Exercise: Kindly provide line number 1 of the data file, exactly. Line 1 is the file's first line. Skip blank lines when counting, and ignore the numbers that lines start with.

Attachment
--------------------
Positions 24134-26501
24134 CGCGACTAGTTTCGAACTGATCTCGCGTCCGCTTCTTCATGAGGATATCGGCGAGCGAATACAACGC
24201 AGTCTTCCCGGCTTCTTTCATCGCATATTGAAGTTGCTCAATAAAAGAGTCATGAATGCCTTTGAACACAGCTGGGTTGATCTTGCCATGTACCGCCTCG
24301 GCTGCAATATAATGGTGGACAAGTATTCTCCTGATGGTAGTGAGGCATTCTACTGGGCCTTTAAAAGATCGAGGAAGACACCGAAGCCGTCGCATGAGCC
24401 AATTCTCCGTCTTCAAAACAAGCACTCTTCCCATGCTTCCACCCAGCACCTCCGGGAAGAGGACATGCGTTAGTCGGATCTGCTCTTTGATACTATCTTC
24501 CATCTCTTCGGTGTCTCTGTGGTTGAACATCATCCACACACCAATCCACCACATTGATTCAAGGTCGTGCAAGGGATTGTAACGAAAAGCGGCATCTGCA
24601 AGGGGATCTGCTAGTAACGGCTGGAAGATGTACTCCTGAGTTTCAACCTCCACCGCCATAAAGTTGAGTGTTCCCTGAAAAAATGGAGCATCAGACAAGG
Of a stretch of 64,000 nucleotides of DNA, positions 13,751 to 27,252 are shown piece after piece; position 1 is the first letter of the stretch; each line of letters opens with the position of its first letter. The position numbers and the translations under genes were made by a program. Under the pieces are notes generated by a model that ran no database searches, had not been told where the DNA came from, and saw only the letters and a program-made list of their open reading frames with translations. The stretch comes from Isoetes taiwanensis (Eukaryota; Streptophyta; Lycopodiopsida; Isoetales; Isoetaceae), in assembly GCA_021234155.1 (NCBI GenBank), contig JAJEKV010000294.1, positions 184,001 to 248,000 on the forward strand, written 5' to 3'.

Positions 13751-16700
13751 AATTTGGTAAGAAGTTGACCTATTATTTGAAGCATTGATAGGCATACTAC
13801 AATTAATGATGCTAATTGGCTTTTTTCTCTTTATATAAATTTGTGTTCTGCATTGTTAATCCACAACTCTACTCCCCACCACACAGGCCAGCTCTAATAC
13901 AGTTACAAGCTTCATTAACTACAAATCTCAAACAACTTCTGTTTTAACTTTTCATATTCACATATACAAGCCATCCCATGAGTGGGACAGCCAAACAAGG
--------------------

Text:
Positions 24134-26501